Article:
MCL - Medial Collateral Ligament

Ligaments are strong, thick bands of collagenous fibres that connect bone to bone. A Ligaments role is to support a joint and to keep the joint from moving the wrong way.

The Medial collateral ligament (MCL) of the knee joint is otherwise also known as the tibial collateral ligament because of its attachment on tibial side. It is 1 of the 4 ligaments of the knee that connects the femur bone and tibia bone together forming one strong  (medial) side of the knee joint.

Proximally, the membranous band of tissue is attached to the medial side of the lower condyle of the femur bone and distally to the medial condyle of the tibia bone.

Medial collateral ligaments are more prone to injuries than other ligaments in our joints. The joint being one of the weight-bearing joints in our body, with increasing activity and increased forces going through the knee, the MCL stands a chance of getting injured.

An Injury to a ligament is called sprain.

 

How does the MCL ligament gets injured?

The main function of the ligament is to withstand the valgus forces or forces that put the pressure on joint displacing the bone away from its alignment. Activities that may injure your MCL are:

  • Direct or indirect impact to the joint.
  • Activities that involve twisting of the knee
  • Improper landing on the ground
  • A Sport related injury
  • Over stretching of the ligament.

How do you know if you have injured your MCL?

There are three types of MCL injury depending on severity, mechanism of injury and how badly the fibers are stretched or torn. Your therapist (physiotherapist / Soft tissue therapist) here at Faye Pattison Physiotherapy will thoroughly examine the cause of injury and the injured knee by performing certain ‘special tests’ to confirm MCL injury.

A stress test is one technique that your therapist will perform on your injured knee where he/ she would apply stress on the medial side of your knee joint.

Accordingly, he/she will note the degree of MCL injury.

 

Knee tests for MCL injury

Types of MCL Injuries

 

1st Degree

  • The ligament fibers are intact
  • The pain is usually localised
  • Minimal swelling
  • Bluish coloration (bruise) at the injured site
  • No instability and there will be a mild functional disability.

2nd Degree

  • The ligament fibers are partially torn.
  • Painful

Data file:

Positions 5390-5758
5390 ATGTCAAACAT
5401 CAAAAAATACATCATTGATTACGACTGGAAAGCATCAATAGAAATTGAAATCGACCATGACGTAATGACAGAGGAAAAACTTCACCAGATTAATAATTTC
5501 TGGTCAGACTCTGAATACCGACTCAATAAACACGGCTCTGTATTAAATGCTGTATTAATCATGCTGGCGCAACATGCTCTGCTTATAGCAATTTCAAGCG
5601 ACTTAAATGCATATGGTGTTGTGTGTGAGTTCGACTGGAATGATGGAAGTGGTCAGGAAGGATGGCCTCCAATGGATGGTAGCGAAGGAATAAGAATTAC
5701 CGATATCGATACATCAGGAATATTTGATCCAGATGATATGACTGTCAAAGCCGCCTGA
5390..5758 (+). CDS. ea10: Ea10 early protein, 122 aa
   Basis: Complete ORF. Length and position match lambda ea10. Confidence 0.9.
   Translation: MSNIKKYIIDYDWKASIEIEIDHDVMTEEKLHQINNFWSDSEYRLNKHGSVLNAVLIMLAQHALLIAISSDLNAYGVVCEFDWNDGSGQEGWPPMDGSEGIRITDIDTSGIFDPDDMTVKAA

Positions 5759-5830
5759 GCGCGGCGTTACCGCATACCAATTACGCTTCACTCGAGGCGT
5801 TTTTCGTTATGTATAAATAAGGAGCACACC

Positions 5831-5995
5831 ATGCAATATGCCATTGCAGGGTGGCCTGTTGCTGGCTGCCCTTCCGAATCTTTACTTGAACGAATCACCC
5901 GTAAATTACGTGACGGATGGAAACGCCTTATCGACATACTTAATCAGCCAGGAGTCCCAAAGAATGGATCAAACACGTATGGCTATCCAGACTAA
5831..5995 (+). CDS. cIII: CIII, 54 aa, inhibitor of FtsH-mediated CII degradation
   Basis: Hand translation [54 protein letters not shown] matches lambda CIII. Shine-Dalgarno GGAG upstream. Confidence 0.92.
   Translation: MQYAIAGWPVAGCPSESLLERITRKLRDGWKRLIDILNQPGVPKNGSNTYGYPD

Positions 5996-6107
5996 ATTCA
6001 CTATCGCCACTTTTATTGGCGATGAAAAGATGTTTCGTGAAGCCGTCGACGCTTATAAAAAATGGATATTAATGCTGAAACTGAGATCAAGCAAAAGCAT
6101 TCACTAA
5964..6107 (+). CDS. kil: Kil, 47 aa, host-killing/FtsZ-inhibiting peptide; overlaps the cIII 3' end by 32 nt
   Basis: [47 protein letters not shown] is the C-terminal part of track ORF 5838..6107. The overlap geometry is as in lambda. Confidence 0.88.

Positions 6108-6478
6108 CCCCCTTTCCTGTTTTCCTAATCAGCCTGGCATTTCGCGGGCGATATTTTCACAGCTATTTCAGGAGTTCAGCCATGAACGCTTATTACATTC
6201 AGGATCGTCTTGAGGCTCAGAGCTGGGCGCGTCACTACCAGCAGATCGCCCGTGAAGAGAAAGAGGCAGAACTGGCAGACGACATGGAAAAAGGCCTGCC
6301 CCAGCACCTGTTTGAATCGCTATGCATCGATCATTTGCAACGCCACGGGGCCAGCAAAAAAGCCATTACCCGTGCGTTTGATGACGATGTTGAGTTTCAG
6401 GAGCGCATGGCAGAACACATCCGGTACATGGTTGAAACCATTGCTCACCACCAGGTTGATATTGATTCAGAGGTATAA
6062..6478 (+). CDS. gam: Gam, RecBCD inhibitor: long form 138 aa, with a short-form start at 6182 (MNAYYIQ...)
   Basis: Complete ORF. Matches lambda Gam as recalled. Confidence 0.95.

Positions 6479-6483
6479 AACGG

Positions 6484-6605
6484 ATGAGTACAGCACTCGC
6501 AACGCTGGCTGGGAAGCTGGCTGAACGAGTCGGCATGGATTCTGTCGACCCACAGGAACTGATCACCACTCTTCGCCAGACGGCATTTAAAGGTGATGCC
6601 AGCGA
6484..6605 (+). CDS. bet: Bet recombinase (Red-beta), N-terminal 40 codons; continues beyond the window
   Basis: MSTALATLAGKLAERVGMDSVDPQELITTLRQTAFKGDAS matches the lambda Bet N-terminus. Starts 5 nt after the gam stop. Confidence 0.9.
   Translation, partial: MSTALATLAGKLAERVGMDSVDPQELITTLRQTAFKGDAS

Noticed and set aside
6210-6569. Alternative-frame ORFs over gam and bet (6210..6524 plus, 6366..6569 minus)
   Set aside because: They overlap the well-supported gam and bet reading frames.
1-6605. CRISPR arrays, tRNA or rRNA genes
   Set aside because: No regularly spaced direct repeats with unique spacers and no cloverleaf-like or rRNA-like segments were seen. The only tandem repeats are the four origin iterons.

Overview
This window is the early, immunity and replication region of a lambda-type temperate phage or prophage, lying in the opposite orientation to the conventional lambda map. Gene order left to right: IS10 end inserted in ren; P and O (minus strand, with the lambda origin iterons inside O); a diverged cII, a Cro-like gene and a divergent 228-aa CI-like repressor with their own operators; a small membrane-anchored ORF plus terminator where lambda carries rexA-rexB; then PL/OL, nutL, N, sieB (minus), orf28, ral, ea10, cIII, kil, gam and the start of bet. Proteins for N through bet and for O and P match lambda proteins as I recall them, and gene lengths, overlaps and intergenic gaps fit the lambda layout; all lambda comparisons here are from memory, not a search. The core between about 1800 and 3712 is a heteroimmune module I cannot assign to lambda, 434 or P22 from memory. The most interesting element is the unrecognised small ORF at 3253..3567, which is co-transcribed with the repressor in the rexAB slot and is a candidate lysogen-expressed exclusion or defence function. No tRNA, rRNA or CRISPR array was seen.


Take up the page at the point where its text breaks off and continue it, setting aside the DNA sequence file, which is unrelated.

• Moderate swelling
  • Instability of the joint
  • There will be difficult using the limb or difficulty moving

3rd Degree

  • The ligament fibers are completely torn
  • There will be no pain/ severe pain as the nerve fibers are completely torn.
  • Severe swelling, sometimes bleeding under the skin
  • The joint will be unstable
  • You won’t be able to bear weight on your limbs.

How Can Faye Pattison Physiotherapy help you?

First and foremost, it is important to consult an expert therapist if your knee hurts, though the 1st and 2nd degree MCL injury look quite manageable by self, the pain subsides with rest and gets neglected but it is liable to repeated injury. Also, the affected tissues around the MCL are prone to being in a state of ‘shock’ and ‘spasm’ which need to be addressed.

After the examination of your MCL injury, your physiotherapist / soft tissue therapist will plan the treatment protocol as per the degree of injury.

Our aim is to:

  • Reduce pain and swelling
  • Normalise Joint movement
  • Strengthen the lower limb and the muscles
  • Improve the joint alignment and maintain muscle length
  • Improve your functional activity and guide you to return to the job
  • Minimise the reoccurrence of the injury by advice, treatment and strengthening

If you believe you may have an MCL injury, then follow these steps below and get yourself booked into one of our diaries for an assessment.

 

For a 1st degree MCL Injury

  • Rest
  • Ice/ cold therapy
  • Elevation the leg with gentle ankle toe movements
  • Avoid any weight baring activities that aggravate the MCL until assessed.
  • Gradual strengthening exercises of the quadriceps, hamstrings and calf muscles

The sprain usually heals within 1-2 weeks.

For a 2nd degree MCL Injury

  • Rest
  • Ice/ cold therapy
  • Elevation the leg with gentle ankle toe movements
  • The use of knee supports or a brace for support and protection (if required)
  • Knee taping
  • Knee strengthening exercise regimen Prescribed by an expert

The sprain takes around 6-8 weeks to heal.

For a 3rd Degree MCL Injury

  • Rest
  • Ice/ cold therapy
  • Elevation the leg with gentle ankle toe movements
  • A knee brace is advised, use of a crutch may be required to avoid weight bearing on the joint to allow healing
  • Then progressing to tolerated movements of the limb
  • Gradual strengthening exercise regimen

The sprain takes 3 to 4 months to heal.

In some cases of a 3rd degree MCL injury, it requires surgery where an arthroscopy procedure is used to operate. It is an advanced procedure, the concerned Surgeon makes a small cut on the site through which a thin camera is inserted to examine the extent of ligament torn. The stitches are then made and leave to heal with the closure of cut.

Sports for MCL injury blog

To Conclude

Whether with or without surgery, after an MCL injury, you will be able to return to your activity or play sports but only after the correct rehabilitation has been done with your physiotherapist or soft tissue therapist and only when your therapist lets you know when it is ok to return!

If you are suffering from knee pain or know you have an MCL injury then get in touch! We deal with some of the best orthopaedic surgeons in the area so if we cant fix you, we know who to put you in front of!

BOOK AN APPOINTMENT ONLINE or CALL 01245 690520

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